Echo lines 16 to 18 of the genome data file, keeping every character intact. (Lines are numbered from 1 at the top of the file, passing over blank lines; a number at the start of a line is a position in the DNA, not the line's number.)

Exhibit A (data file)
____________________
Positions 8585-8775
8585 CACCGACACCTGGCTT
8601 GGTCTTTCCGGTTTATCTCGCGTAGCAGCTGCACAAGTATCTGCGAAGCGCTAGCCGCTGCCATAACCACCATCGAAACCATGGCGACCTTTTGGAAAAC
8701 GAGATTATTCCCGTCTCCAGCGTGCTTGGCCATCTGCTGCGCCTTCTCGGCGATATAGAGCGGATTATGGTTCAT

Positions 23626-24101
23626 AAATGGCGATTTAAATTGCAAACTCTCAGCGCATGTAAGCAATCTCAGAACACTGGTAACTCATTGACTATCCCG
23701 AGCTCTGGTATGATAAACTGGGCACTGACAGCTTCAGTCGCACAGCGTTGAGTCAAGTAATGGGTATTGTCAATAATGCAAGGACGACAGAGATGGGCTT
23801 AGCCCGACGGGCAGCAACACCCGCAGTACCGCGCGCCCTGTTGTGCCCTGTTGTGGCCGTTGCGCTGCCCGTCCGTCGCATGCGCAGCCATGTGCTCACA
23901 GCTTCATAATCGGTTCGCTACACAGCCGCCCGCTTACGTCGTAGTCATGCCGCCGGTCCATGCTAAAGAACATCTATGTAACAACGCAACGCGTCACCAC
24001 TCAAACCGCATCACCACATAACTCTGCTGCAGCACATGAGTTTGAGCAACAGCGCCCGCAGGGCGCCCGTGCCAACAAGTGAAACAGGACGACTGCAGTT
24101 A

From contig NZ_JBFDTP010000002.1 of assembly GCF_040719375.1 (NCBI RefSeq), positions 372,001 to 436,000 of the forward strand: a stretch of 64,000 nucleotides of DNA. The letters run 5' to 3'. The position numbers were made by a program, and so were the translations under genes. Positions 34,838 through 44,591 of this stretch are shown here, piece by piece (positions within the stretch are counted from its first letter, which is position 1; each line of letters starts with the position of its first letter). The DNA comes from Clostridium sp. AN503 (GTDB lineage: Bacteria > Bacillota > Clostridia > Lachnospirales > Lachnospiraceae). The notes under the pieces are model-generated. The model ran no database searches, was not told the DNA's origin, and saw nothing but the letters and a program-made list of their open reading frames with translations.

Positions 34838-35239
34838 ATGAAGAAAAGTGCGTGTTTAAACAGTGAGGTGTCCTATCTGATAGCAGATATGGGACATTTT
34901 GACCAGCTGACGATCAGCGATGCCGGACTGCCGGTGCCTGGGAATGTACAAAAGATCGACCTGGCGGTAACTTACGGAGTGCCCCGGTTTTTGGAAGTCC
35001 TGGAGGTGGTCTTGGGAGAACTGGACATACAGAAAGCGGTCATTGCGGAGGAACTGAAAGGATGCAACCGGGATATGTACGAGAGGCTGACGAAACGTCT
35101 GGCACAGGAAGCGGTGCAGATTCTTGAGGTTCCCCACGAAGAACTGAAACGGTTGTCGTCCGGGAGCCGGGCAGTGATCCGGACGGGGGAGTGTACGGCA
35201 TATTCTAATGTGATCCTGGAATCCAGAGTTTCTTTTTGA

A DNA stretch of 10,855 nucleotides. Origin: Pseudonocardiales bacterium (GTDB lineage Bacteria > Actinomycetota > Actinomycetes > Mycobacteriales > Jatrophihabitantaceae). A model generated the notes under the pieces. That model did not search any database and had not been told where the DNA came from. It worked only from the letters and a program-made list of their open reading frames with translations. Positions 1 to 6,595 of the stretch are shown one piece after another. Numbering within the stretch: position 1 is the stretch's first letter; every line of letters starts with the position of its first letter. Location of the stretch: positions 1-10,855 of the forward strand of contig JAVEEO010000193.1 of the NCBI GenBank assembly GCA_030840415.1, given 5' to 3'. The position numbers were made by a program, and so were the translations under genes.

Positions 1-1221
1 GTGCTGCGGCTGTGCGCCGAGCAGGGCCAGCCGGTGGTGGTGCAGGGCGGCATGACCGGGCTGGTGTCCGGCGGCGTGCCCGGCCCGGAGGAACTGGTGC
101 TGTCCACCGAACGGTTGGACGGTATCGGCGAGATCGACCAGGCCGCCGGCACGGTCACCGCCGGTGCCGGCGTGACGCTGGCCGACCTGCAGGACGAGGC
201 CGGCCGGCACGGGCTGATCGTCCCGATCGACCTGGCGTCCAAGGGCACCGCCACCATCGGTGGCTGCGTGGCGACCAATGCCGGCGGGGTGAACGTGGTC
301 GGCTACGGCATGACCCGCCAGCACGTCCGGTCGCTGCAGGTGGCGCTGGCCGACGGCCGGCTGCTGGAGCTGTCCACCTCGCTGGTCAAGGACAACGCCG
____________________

35001 TGGAGGTGGTCTTGGGAGAACTGGACATACAGAAAGCGGTCATTGCGGAGGAACTGAAAGGATGCAACCGGGATATGTACGAGAGGCTGACGAAACGTCT
35101 GGCACAGGAAGCGGTGCAGATTCTTGAGGTTCCCCACGAAGAACTGAAACGGTTGTCGTCCGGGAGCCGGGCAGTGATCCGGACGGGGGAGTGTACGGCA
35201 TATTCTAATGTGATCCTGGAATCCAGAGTTTCTTTTTGA